You’ll have to forgive me if I don’t feel particularly reassured by President Donald Trump when he emphatically suggests that an alleged whistleblower complaint from a member of the intelligence community over an allegedly deeply troubling secret “promise” he made to an unidentified foreign head of state is, in his words, “no problem!”
That, however, is the line Trump seems content to go with, as he blurted out a short Twitter screed to defend against what has quickly become the latest cloak-and-dagger scandal for his administration.
In fact, the president is notoriously eager to go around various official protocols when making his phone calls, in no small part because allegedly he finds them “too inconvenient.” And, given his unfailing ability to blurt out “something inappropriate” when he’s just hanging out with his buds, I shudder to think what sort of shenanigans he gets up to while whispering into his greasy iPhone.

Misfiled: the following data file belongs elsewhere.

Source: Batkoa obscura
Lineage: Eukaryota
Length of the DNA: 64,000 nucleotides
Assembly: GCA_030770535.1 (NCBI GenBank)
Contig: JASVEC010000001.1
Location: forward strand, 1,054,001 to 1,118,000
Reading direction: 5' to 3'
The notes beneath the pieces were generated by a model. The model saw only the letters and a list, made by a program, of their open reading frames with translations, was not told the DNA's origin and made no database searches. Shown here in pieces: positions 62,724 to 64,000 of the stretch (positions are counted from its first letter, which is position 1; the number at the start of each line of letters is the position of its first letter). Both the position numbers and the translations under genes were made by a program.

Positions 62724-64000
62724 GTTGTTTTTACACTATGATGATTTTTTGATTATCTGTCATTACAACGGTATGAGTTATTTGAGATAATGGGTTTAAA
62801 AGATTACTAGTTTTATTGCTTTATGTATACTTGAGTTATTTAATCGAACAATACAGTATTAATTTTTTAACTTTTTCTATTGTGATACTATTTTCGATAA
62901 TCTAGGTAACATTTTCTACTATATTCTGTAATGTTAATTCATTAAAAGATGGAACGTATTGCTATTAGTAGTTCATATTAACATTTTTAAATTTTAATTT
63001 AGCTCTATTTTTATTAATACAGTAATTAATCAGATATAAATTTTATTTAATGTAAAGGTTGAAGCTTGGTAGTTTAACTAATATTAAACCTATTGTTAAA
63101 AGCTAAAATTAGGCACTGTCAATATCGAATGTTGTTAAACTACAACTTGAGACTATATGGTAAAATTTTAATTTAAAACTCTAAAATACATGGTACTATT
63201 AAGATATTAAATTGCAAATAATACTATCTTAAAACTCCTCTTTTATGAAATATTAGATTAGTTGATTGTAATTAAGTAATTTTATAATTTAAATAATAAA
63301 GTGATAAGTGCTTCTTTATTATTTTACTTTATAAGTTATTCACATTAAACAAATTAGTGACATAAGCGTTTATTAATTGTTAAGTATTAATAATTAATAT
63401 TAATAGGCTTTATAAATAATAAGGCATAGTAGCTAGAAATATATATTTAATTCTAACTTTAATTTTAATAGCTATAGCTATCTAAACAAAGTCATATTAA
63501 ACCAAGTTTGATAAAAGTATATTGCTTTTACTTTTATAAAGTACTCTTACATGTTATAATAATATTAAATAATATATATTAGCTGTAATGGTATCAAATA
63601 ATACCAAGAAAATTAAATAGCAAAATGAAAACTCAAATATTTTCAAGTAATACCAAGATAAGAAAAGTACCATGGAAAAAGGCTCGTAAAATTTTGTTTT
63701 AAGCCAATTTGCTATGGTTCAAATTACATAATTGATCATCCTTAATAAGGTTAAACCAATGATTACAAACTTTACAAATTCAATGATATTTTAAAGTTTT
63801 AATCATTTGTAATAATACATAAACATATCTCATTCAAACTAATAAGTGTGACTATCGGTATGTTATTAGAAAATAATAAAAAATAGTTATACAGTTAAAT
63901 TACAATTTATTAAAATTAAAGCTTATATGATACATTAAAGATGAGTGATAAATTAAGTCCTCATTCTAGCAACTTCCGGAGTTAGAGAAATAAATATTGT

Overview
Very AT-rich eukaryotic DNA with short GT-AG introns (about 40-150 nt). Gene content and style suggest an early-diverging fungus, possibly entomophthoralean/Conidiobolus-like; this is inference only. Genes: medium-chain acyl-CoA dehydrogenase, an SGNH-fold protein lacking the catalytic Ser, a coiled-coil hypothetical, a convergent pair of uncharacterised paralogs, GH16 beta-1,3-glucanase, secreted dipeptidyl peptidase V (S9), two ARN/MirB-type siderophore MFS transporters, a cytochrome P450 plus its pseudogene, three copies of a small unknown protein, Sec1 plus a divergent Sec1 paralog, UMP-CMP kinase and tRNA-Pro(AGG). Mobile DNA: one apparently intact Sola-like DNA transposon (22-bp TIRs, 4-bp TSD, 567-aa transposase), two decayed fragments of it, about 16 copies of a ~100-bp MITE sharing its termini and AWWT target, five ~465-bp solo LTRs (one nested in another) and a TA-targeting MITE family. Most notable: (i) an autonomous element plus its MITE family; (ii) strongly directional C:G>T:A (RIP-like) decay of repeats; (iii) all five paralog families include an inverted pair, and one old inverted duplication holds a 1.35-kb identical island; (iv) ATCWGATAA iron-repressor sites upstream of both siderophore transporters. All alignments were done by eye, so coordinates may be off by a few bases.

Despite Trump’s insistence that there’s no problem whatsoever with anything, his administration has still gone out of its way to make sure no one knows what why, specifically, the whistle was blown. Acting Director of National Intelligence Joseph Maguire had initially stubbornly refused to turn over the requested complaint to Congress, forcing House Intelligence Committee Chairman Rep. Adam Schiff last week to subpoena Maguire in order to “compel the production of a whistleblower complaint that the Intelligence Community Inspector General’s (IC IG) determined to be credible and a matter of ‘urgent concern.’”
Maguire has now agreed to testify before a committee hearing later this month.
So, now we have a situation in which the president’s cronies are being forced to come kicking and screaming to explain just why someone in the intelligence community was so freaked out by the president that they likely ruined their entire career just to narc him out. But hey: No problem, right?
Update, 3:33 p.m. ET: On Wednesday afternoon the New York Times reported that Intelligence Community Inspector General Michael Atkinson has briefed lawmakers on some, but not all, of the details of the mysterious complaint. According to the Times, Atkinson—who found the initial complaint credible—said that it stemmed from multiple instances, and not a single communication between Trump and an unnamed foreign leader. However, the exact nature of the complaint itself remains a mystery, while Acting Director of National Intelligence Joseph Maguire continues to refuse to turn it over to Congress.